Brooke captures the moment
Wanting to reconnect socially, an NDIS participant has captured the moment after a connection with a Feros Care LAC leads to photography opportunity.
Behind the lens is where participant Brooke Collicoat loves to be and when the chance to use her skills to reconnect socially arose, she planned on capturing the moment.
Brooke will attend the upcoming Rural Women Unite and Horse of the North events in Charters Towers in March and May respectively, volunteering her time as a photographer.
Sparked by a connection with Feros Care Local Area Coordinator (LAC) Jaime Best, Brooke, whose life changed forever following an acquired brain injury from a motorbike accident in 2011, said she was excited about getting back behind the camera.
“I chatted about Horse of the North with Jaime and told her I’d love to help and cover it; it’s very exciting,” she said.
“I grew up with horses and used to train gallopers, so I can’t wait to be involved and get around them and the country people as that is where I’ve been happiest.”
Brooke’s accomplishments in photography speak for themselves
Brooke’s love for photography began as a small child, waiting patiently in front of a bird aviary to capture a perfect shot.
From that moment on, Brooke learned to use a dark room at 13, going on to become a photographer at the local paper in her hometown of Maryborough in Victoria, and an expert in capturing stills.
Brooke’s images create a lasting reminder, with her walls adorned with the various shots of waterfalls, trees, landscapes and nature she’s collected over the years, which she hopes to add to through action photography in a return to volunteering.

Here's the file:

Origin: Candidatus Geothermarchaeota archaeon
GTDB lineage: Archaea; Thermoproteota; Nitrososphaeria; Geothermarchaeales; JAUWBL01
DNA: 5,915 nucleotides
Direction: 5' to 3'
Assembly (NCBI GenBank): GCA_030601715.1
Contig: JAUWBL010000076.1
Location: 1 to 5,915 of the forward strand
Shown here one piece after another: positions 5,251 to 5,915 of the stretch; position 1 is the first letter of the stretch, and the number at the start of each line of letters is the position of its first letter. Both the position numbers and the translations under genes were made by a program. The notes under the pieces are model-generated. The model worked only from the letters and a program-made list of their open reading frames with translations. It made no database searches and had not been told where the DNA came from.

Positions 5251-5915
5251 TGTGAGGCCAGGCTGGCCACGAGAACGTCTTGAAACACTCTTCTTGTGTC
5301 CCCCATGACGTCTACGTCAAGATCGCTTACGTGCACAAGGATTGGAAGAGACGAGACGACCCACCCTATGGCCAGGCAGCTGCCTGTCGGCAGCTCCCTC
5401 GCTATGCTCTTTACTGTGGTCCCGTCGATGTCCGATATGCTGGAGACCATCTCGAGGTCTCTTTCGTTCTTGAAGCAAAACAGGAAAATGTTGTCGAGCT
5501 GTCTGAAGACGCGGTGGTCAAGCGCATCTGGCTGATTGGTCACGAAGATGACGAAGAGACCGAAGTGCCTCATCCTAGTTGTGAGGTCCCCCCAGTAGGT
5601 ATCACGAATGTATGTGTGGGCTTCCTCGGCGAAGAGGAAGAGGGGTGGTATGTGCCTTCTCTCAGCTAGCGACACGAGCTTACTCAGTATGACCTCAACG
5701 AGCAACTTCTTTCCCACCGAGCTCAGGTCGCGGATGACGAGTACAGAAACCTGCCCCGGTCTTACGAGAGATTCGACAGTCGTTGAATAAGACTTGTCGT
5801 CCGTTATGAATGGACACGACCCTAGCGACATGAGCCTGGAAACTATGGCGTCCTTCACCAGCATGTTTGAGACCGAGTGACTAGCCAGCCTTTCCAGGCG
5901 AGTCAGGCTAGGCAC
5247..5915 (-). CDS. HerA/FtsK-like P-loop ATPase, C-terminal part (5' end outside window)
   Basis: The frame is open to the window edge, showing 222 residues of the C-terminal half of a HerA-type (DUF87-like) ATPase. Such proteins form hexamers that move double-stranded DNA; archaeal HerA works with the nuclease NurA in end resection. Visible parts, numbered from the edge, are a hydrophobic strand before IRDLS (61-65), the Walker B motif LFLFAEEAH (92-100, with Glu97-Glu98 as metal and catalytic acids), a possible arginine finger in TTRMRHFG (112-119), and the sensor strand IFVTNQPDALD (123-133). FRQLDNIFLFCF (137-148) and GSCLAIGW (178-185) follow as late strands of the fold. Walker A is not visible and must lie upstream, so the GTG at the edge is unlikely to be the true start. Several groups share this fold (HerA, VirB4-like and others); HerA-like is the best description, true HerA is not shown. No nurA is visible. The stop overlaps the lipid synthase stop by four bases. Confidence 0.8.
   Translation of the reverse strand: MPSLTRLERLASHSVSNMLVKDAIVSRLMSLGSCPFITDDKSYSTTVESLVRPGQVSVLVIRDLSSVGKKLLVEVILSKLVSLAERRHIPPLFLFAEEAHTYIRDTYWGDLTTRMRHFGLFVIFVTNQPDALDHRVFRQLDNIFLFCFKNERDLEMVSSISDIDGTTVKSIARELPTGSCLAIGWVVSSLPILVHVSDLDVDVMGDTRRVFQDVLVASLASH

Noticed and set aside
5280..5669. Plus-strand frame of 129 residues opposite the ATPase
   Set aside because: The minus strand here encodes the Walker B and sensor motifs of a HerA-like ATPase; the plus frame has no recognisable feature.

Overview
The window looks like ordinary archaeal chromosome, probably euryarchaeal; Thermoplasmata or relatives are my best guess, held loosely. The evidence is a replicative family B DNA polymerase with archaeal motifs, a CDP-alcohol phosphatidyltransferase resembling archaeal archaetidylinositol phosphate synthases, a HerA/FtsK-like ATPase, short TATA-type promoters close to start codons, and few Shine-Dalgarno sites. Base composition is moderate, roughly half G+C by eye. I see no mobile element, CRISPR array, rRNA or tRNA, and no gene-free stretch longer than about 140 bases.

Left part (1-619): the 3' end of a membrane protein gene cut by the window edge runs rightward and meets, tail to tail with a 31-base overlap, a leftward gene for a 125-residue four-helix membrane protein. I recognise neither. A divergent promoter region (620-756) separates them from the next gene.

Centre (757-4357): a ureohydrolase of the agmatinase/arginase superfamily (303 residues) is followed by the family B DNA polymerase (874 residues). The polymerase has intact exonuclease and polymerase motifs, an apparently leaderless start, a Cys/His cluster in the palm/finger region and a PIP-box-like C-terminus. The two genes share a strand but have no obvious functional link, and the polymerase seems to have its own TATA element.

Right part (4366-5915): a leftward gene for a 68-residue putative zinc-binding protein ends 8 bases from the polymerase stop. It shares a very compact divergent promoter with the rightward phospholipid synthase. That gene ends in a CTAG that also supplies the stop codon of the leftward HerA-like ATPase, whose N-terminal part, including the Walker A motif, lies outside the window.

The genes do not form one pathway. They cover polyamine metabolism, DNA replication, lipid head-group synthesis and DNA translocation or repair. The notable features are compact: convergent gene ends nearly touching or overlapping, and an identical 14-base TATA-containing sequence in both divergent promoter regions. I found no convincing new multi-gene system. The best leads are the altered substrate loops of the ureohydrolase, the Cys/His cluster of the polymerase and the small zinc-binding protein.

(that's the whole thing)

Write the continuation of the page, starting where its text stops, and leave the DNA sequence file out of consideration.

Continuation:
“I had been a volunteer my entire life in everything from the fire brigade for 13 years, to the Country Women’s Association, and anything that got me involved in the community,” Brooke said.
“It will just be nice to get back out and be around people again. I want to be out and about. Before the accident I used to work and always be doing things, so it will be nice to get back to that.”
Fittingly it was Brooke’s bond with Jaime which led to the opportunity to link with Rural Women Unite and Horse of the North.
Like Brooke, Jamie also experienced a life-changing accident in 2011, when she was thrown from her car after hitting a kangaroo, which she said helped create the bond between the two.
“When I went to see her to do our first plan meeting, we were having a general discussion and she broke down because she couldn’t do the things she used to do,” Jaime said.
“She was down and didn’t see a light at the end of the tunnel, so we chatted and she realised I’d been through a similar thing with my accident, and it broke down some of the barriers.”
Brooke Collicoat and Indy-Rose
The NDIS is positively impacting the lives of participants
For the big picture, Brooke’s push to build her capacity socially is akin to the strides she’s made around the home with the assistance of Feros Care in her National Disability Insurance Scheme (NDIS) planning.
Through NDIS funding, Brooke has added assistive technology in the form of a power bed, has acquired her beloved assistance dog Indy-Rose, has had her bathroom and toilet updated, and is back to her best in the kitchen.
While the long-term scope is to acquire funding to have a ramp added to the front of Brooke’s home to help with access as she sometimes uses a wheelchair, reconnecting socially is a key focus.
The important role ILC projects are playing
Jaime, who through her Information, Linkages and Capacity (ILC) project to support and create opportunities for participants through assisting with event planning, assisting with catering and volunteering in the equine industry, saw Horse of the North as perfect for Brooke’s involvement.
“We’re working on the social side, so it’ll be good for her to go out to the Rural Women Unite luncheon where she’ll be comfortable behind the camera,” Jaime said.
“That will be a great step leading into Horse of the North, and it will be such a huge and positive experience for her.”